In conservative Egypt, women seek low-cost ways to 'prove' virginity | Inquirer News

In conservative Egypt, women seek low-cost ways to ‘prove’ virginity

/ 10:31 AM December 06, 2021

Egypt woman

 A woman walks past a mural depicting anti-sexual harassment message and reading “Woman is free” at a highway in Cairo, Egypt, September 3, 2018. REUTERS FILE PHOTO

CAIRO — She advertises
her surgeries discreetly as a “health and beauty” service, but
the gynecologist offering hymen reconstruction operations to
women in rural Egypt says they save lives.

In conservative societies such as Egypt, an “intact” hymen –
the thin tissue that may partially cover the vagina – is still
widely seen as confirming virginity.


For brides, a torn hymen can lead to shaming by relatives or
in-laws. In the worst cases, it can motivate so-called honor
killings, which are usually committed by victims’ relatives.


“This is our duty as doctors – to protect girls from murder
and from the social stigma they are subjected to because of the
hymen,” said the gynecologist, Layla, who asked to use a
pseudonym so she could speak freely about her work.

Surgically repairing or reconstructing the hymen – known as
a hymenoplasty – is legal in Egypt but unaffordable for most,
costing up to 20,000 Egyptian pounds ($1,270) – about twice the
average monthly wage.


For women in rural areas such as Upper Egypt, where
attitudes tend to be ultra-conservative, accessing the procedure
is even more difficult.

Healthcare services are limited and few women have the means
to pay for the surgery.

Layla travels regularly to Egypt’s far-flung provinces to
perform hymenoplasties for about a third of the usual price.

“I announce on my (Facebook) page that I’m going to a
certain governorate from such-and-such a day … people book an
appointment, and I do the operations at (their) home,” she said.

“There are girls who can’t find doctors in Upper Egypt, and
this subject is very difficult to talk about or raise awareness
there because it’s a very conservative society,” she told the
Thomson Reuters Foundation by phone.

Over the last nine years, she has performed some 1,500
operations, about a third of which she carried out
free-of-charge for particularly vulnerable women, she said.

Egypt’s health ministry and its National Council for Women,
which do not have data on hymenoplasties or honor killings,
declined to comment.

Human rights groups say thousands of women and girls are
killed across the Middle East and South Asia each year by family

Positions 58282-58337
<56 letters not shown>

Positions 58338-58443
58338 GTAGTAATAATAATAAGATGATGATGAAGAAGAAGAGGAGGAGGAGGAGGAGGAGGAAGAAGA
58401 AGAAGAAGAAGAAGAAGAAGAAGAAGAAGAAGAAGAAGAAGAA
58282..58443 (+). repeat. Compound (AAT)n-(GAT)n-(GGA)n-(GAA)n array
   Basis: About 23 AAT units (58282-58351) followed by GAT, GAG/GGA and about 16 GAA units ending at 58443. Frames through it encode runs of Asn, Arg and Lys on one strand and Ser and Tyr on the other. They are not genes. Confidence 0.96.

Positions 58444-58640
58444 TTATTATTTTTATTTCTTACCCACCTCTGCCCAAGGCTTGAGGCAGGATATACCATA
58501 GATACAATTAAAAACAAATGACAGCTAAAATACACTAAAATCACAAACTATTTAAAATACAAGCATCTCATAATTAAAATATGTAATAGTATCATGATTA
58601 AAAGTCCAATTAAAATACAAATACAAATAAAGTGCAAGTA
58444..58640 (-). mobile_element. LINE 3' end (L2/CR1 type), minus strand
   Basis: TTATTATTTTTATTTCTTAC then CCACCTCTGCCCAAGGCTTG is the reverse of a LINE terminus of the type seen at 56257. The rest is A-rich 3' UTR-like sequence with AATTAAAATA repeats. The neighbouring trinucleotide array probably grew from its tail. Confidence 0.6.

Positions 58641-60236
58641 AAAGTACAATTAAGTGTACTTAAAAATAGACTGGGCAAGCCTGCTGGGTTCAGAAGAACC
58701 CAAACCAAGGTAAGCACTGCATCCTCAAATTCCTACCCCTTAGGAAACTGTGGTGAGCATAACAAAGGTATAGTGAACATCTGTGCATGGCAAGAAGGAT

members angered at perceived damage to their “honor.”

‘Until society changes’

While hymenoplasty is legal and relatively safe if conducted
by a certified gynecologist, it remains controversial in Egypt.

Randa Fakhr El-Deen, executive director of the NGOs’ Union
on Harmful Practices against Women and Children, runs sexual
health education workshops teaching participants – among other
things – that hymens can be torn through sport or car accidents.

Others view the surgery as a pragmatic way to help protect
women from the risk of honor violence or shaming.

“Until society changes its perspective on this issue, women
should be really encouraged to do them,” said Reda Eldanbouki, a
lawyer and executive director of the Women’s Center for Guidance
and Legal Awareness, a feminist NGO.

The religious stance on hymen reconstruction in
Muslim-majority Egypt is also unclear, with some clerics
insisting it should only be permissible in cases of rape.

But a scholar at Dar al-Iftaa, a leading Egyptian Islamic
institute, told a recent Facebook broadcast that women seeking
to change course in their lives after having had pre-marital sex
could also get a hymenoplasty.

“One of the cases in which hymen repair is legitimate is …
if the girl was deceived and wants to repent,” said Ahmed
Mamdouh, director of the institute’s Department of Sharia

‘A nightmare’

Growing anxious as her wedding day drew near, 26-year-old
Nour Mohamed pinned her hopes on a herbalist offering a
concoction he said would stimulate bleeding during intercourse –
giving the impression that her hymen had torn.

After breaking up with her boyfriend several years ago, she
was under pressure from her family to marry, but needed a
low-cost way to let her husband-to-be think she was a virgin.

“It was a nightmare – I would have either been killed or
exposed by my husband. I could not afford a hymenoplasty and
this herbal treatment was my only hope,” she said.

Asking to remain anonymous, even though his work is legal,
Mohamed’s herbalist said he had treated about 4,000 patients
from Egypt and thousands more from Algeria and Morocco.

He charges 2,000 Egyptian pounds, but said he waived the
cost in some cases to help women at risk from violence.

Without giving details, Mohamed said the herbal treatment
had worked for her.

Cairo-based gynecologist Amira Ibrahim Abou Shady said
people marketing herbs and “magic recipes” online were “cashing
in on desperate girls who are trying to recover what they have

“They take advantage of psychological pressures that control
the girl after she loses her virginity,” she said, adding that
surgery was the only way to restore the hymen.

While it could take decades to change deep-rooted beliefs
about virginity and stamp out honor killings, Fakhr El-Deen
called for a nationwide campaign to tackle misconceptions about
the significance of the hymen.

“We are talking about lives here, and they do matter,” she
($1 = 15.6600 Egyptian pounds)


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TAGS: Egypt, Virginity, Women

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